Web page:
The Boy on the Wooden Box: How the Impossible Became Possible . . . on Schindler's List, by Leon Leyson
         
Even in the darkest of times—especially in the darkest of times—there is room for strength and bravery. A remarkable memoir from Leon Leyson, one of the youngest children to survive the Holocaust on Oskar Schindler's list.

Leon Leyson (born Leib Lezjon) was only ten years old when the Nazis invaded Poland and his family was forced to relocate to the Krakow ghetto. With incredible luck, perseverance, and grit, Leyson was able to survive the sadism of the Nazis, including that of the demonic Amon Goeth, commandant of Plaszow, the concentration camp outside Krakow. Ultimately, it was the generosity and cunning of one man, a man named Oskar Schindler, who saved Leon Leyson's life, and the lives of his mother, his father, and two of his four siblings, by adding their names to his list of workers in his factory—a list that became world renowned: Schindler's List.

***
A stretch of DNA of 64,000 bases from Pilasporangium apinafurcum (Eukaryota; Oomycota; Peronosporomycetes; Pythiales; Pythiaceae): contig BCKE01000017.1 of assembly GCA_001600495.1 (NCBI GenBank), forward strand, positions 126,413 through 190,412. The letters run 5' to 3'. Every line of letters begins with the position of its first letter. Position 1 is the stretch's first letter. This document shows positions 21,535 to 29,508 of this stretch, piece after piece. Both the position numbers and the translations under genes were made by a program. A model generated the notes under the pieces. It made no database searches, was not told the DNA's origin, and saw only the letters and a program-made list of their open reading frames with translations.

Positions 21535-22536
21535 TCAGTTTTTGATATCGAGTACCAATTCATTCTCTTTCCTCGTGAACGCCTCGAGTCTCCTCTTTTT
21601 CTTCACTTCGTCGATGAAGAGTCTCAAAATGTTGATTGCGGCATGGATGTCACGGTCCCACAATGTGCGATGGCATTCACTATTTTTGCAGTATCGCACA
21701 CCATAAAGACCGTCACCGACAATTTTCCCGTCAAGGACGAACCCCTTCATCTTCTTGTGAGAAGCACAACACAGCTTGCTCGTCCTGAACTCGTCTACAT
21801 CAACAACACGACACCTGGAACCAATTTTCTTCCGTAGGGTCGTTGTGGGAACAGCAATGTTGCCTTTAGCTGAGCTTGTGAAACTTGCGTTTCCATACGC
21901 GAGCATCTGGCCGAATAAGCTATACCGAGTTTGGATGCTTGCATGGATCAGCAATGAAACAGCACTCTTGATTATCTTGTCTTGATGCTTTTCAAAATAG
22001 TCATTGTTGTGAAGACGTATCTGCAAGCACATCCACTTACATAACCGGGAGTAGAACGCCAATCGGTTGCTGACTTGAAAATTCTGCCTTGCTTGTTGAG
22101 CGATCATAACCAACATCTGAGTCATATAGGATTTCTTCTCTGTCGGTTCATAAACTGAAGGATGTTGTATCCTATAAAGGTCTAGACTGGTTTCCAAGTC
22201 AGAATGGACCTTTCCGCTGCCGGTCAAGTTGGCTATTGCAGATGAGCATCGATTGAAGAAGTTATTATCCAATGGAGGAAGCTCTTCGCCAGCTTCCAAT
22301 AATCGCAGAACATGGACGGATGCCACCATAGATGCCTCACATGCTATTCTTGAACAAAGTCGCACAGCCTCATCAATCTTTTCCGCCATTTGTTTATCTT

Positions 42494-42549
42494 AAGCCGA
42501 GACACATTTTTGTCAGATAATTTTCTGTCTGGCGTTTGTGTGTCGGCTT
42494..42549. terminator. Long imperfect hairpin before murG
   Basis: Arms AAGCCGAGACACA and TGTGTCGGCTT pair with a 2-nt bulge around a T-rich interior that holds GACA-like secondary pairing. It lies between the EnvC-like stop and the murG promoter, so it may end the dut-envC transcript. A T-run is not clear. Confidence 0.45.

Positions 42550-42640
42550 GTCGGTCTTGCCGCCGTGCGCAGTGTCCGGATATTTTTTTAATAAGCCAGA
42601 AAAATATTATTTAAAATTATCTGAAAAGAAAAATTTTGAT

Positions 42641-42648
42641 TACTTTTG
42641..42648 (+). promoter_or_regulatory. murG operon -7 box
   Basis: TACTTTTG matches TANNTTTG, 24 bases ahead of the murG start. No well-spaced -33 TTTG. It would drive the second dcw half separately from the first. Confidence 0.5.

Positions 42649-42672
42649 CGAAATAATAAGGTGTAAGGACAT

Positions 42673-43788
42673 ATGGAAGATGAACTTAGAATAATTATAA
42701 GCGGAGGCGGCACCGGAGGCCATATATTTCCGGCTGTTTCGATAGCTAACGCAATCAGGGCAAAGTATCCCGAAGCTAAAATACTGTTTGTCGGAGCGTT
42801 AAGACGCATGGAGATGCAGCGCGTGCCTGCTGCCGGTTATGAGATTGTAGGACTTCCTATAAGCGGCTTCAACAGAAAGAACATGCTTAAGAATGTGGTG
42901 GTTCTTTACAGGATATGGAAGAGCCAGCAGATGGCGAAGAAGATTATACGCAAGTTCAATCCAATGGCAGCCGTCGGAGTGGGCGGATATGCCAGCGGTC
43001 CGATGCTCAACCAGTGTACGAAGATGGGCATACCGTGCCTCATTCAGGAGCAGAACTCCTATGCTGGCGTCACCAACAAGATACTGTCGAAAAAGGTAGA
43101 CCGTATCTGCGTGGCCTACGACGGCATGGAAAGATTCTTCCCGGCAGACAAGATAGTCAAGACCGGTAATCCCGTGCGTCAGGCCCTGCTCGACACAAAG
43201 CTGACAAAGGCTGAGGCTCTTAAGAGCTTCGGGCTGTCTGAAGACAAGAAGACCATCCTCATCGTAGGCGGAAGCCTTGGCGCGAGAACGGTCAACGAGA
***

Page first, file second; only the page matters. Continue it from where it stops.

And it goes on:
This, the only memoir published by a former Schindler's List child, perfectly captures the innocence of a small boy who goes through the unthinkable. Most notable is the lack of rancor, the lack of venom, and the abundance of dignity in Mr. Leyson's telling. The Boy on the Wooden Box is a legacy of hope, a memoir unlike anything you've ever read.